6. Jesus answered, “I am the way and the truth and the life. No one comes to the Father except through me.

The first part of Jesus’ answer to Thomas’s question features three nouns: the way and the truth and the life. Jesus’ statement that he is the way to God most directly answers Thomas’s question in verse 5, “How can we know the way?” Jesus is the truth in that he defines correct beliefs about God. When we look at Jesus, we learn the truth about who God is, how he operates, and what he expects. For this reason, all people must accept Christ in order to come to a proper understanding of the Father.

Finally, Jesus is the life because he has life in himself (John 5:26). He is “the resurrection and the life” (John 11:25). Jesus is “the true God and eternal life” (1 John 5:20). These facts mean that no one comes to the Father except through me. Truly John 14:6 is one of the most important verses in the Bible!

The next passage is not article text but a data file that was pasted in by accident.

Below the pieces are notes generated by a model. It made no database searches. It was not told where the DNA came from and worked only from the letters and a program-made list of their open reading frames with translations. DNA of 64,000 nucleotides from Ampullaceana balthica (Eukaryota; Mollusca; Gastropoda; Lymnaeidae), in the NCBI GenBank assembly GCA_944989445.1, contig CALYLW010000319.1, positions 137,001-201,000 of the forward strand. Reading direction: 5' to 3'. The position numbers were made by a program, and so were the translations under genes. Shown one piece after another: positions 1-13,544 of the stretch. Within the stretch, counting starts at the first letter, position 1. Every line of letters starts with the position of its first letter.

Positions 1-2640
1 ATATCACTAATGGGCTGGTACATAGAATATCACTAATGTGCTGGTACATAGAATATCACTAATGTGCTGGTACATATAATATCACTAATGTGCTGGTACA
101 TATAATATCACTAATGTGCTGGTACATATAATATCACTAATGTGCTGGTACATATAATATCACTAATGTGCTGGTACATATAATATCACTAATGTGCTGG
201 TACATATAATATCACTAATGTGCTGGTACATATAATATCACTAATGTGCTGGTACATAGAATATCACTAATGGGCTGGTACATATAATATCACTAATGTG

What Do You Think?

Suppose that you share John 14:6 with a skeptic. In response he or she says, “You’re just being narrow-minded. Surely a loving God would make a way for those who have never heard of Jesus!” How do you prepare yourself in advance for this kind of reaction? [Make sure to consider Matthew 7:14 and Acts 4:12.]



7. “If you really knew me, you would know my Father as well. From now on, you do know him and have seen him.”

Because Jesus is God’s Son, and because he follows God’s will perfectly, knowing Jesus gives us knowledge of God as well. The verb know goes beyond simple awareness that God exists; rather, it refers to a certain understanding of who God is, how he operates, and how we are to live as his people.

The disciples have learned (or should have learned) all that they need to know about these things through their experience with Jesus. The word if opens a criticism of the disciples’ failure to understand adequately that Jesus is the true way to the Father. Now that Jesus has explained the matter more fully, he expects them to have a better comprehension from now on.